upper terrace on the British side, (in which I half feared that the sheet of broken and boiling water above was all the cataract that existed,) and rapid tortuous descent by the woody declivity, I stood at length on Table Rock, and the whole immensity of the tremendous avalanche of waters burst at once on my arrested vision, while awe struggled with amazement for the mastery of my soul.
This was late in October; I have twice visited the scene amid the freshness and beauty of June; but I think the late Autumn is by far the better season.
There is then a sternness in the sky, a plaintive melancholy in the sighing of the wind through the mottled forest foliage, which harmonizes better with the spirit of the scene; for the Genius of Niagara, 0 friend!
is never a laughterloving spirit.
For the gaudy vanities, the petty pomps, the light follies of the hour, he has small sympathy.
Let not the giddy heir bring here his ingots, the selfish aspirant his ambition, the libertine his victim, and hope to find enjoyment and gaiety in the presence.
Let none come here to nurse his pride, or avarice, or any other low desire.
God and his handiwork here stand forth in lone sublimity; and all the petty doings and darings of the ants at the base of the pyramid appear in their proper insignificance.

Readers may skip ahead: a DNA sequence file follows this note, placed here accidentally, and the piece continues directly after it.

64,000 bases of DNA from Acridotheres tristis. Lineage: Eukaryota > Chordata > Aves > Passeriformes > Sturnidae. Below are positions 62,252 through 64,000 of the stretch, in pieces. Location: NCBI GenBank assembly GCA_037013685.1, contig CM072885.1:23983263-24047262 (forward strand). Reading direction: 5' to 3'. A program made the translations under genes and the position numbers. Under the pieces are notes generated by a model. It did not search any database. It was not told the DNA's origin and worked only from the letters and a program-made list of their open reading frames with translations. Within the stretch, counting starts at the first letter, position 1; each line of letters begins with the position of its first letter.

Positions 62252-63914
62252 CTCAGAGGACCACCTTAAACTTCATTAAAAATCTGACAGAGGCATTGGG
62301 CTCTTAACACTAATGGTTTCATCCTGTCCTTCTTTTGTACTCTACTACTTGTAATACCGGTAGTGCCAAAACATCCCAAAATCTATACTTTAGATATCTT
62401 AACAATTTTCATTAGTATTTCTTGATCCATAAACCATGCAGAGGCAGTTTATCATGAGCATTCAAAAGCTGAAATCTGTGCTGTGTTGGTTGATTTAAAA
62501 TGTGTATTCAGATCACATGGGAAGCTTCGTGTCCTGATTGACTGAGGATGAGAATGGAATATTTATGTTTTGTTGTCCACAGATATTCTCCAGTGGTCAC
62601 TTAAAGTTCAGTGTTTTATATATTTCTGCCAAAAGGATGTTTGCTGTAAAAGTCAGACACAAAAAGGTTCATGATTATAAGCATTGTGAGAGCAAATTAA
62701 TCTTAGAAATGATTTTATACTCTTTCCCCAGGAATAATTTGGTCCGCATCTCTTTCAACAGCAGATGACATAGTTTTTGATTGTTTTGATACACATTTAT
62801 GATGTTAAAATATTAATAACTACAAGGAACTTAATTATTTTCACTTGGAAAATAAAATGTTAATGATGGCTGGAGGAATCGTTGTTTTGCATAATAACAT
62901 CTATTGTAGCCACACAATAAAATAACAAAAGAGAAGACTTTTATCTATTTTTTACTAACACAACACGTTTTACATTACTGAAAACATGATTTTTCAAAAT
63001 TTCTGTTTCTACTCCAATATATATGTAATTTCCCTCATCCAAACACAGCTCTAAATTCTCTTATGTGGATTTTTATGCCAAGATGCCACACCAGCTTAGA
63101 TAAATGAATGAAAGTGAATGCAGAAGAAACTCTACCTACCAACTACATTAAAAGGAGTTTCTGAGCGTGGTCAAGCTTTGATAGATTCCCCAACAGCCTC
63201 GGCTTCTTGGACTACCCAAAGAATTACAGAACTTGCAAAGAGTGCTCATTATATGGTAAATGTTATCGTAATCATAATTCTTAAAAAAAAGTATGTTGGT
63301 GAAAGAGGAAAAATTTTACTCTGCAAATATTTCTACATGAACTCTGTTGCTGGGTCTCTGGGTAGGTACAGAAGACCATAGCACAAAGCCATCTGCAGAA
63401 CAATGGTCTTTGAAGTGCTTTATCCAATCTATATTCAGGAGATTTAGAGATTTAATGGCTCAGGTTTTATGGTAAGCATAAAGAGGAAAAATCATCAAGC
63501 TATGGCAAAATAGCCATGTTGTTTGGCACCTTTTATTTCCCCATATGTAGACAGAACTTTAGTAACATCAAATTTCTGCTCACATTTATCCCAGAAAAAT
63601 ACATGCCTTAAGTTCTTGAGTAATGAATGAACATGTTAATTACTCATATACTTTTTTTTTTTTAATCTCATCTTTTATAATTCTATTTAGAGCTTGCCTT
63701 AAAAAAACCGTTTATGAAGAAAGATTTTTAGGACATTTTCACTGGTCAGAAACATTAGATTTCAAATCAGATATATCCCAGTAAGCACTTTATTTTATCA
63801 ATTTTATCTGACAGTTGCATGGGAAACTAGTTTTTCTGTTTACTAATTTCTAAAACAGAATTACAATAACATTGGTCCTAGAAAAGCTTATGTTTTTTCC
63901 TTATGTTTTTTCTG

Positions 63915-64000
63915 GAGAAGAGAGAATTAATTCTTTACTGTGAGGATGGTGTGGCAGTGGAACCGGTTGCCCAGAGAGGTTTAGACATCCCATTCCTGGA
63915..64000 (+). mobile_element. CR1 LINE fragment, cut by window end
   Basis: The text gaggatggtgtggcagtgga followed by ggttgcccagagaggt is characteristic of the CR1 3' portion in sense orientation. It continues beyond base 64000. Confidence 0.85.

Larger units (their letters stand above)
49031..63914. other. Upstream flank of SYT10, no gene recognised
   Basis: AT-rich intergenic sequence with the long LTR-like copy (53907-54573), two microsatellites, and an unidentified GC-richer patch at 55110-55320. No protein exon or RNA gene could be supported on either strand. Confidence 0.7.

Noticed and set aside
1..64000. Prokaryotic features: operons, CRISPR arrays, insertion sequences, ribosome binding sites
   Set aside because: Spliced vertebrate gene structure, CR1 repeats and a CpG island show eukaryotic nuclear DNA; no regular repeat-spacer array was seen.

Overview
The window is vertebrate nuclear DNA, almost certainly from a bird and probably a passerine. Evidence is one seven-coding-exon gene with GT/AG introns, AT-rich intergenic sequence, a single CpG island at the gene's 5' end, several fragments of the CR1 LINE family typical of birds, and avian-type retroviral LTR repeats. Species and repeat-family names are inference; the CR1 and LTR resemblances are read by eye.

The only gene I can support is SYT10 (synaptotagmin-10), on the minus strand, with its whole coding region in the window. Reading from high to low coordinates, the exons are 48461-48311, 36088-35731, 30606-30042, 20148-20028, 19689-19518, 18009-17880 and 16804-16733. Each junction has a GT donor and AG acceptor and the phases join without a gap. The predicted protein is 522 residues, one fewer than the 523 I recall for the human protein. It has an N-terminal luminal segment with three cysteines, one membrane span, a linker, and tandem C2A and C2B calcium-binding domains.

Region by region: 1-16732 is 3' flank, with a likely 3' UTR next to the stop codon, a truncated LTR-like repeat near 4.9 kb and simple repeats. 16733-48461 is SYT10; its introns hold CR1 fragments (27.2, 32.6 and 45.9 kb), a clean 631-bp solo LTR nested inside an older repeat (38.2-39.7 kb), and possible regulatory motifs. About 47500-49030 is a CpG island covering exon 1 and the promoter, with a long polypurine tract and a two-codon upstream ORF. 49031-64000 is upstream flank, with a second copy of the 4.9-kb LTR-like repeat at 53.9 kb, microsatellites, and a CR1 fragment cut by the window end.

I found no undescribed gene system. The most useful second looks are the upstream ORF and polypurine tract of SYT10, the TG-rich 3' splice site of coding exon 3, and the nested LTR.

Few can have visited Niagara and left it no humbler, no graver than they came.
On his return to the city, Horace Greeley
subsided, with curious abruptness, into the editor of the Tribune.
This note appears on the morning after his arrival:
The senior editor of this paper has returned to his post, after an absence of four weeks, during which he has visited nearly one half of the counties of this State, and passed through portions of Pennsylvania, Vermont, Massachusetts, etc. During this time he has written little for the Tribune save the casual and hasty letters to which his initials were subscribed; but it need hardly be said that the general course and conduct of the paper have been the same as if he had been at his post.
Two deductions only from the observations he has made and the information he has gathered during his tour, will here be given.
They are these:
1. The cause of Protection to Home Industry is much stronger throughout this and the adjoining States than even the great party which mainly upholds it; and nothing will so much tend to ensure the election of Henry Clay next President as the veto of an efficient Tariff bill by John Tyler.
2. The strength of the Whig party is unbroken by recent disasters and treachery, and only needs the proper opportunity to manifest itself in all the energy and power of 1840.
If a distinct and unequivocal issue can be made upon the great leading questions at issue between the rival parties—on Protection to Home Industry and Internal Improvement—the Whig ascendency will be triumphantly vindicated in the coming election.